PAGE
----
The latest development in the ongoing legal dispute between Brian Flores and the NFL is a notable, if unsurprising, one. The league formally requested a federal court send the matter to arbitration, as detailed by Daniel Kaplan of The Athletic.
The move was widely expected, as the NFL clearly stated its intentions of doing so much earlier in this process. As its filing indicates, arbitration is the “preferred venue” for the league to settle disputes such as this one. It argues that little precedent exists for courts to handle the internal matters of sports leagues, which, it further states, is the purview under which Flores’ bribery allegations against Dolphins owner Stephen Ross (along with his other claims) should fall.
The league is also attempting to get former coaches Steve Wilks and Ray Horton – who joined Flores’ suit as co-plaintiffs in April – to “sever their cases and file separate arbitration claims.” Just as those decisions come as little surprise, so to does the response made by Flores himself.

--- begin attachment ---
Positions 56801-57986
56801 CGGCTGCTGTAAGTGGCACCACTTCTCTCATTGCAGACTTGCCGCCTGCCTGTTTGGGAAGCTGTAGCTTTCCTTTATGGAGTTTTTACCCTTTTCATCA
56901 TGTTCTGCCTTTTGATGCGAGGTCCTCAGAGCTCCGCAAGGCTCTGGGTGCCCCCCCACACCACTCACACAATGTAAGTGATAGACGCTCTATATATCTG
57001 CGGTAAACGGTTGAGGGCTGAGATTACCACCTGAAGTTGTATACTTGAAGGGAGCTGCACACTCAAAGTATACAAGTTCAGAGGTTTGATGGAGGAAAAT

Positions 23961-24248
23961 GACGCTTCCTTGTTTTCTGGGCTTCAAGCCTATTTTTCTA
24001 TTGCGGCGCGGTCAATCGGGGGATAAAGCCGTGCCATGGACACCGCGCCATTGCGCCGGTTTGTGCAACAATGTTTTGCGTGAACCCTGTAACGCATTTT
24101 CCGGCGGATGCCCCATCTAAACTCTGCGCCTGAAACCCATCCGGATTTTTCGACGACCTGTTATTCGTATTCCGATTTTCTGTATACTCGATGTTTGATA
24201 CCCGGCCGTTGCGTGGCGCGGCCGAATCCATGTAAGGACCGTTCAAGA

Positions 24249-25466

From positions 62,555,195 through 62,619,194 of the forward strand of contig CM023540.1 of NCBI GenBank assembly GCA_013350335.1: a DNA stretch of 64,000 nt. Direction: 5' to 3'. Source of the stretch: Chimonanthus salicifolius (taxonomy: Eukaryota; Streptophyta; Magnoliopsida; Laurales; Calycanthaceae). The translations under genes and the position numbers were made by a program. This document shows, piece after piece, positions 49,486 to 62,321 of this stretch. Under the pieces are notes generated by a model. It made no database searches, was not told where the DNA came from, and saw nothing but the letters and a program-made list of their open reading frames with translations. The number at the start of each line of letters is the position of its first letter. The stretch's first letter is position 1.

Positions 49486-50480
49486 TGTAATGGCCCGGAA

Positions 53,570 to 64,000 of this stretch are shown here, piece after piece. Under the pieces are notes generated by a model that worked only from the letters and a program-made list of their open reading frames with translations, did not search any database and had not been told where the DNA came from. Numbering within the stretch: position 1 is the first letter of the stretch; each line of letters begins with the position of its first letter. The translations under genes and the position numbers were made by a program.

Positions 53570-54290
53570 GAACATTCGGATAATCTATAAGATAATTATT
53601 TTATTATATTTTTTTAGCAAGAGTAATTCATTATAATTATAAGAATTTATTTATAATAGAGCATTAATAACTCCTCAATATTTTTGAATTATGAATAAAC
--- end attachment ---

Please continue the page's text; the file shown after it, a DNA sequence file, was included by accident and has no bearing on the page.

“With forced arbitration, my case will be litigated behind closed doors, confidentially and without transparency, essentially done in secrecy,” he said in March, knowing arbitration would be a strong possibility. Given the scope of his allegations made against the league in general, and the Dolphins, Texans, Giants, Broncos (and, after the addition of Wilks and Horton, the Cardinals and Titans), public proceedings would understandably be the plaintiff’s preferred avenue.
Flores was hired by the Steelers as the team’s linebackers coach in February, less than a month after his lawsuit was filed. Kaplan notes, however, that his contract has yet to be formally signed off by commissioner Roger Goodell, something which is standard practice for NFL employment contracts. He adds that the pact “had a minor adjustment [made to it] shortly before the filing, but nothing that will hold it up.”
As a busy offseason for the league continues with respect to off-the-field issues, this legal battle could take a notable turn in the near future if its move for arbitration is allowed to go through. Even in that event, this appears set to remain a significant storyline.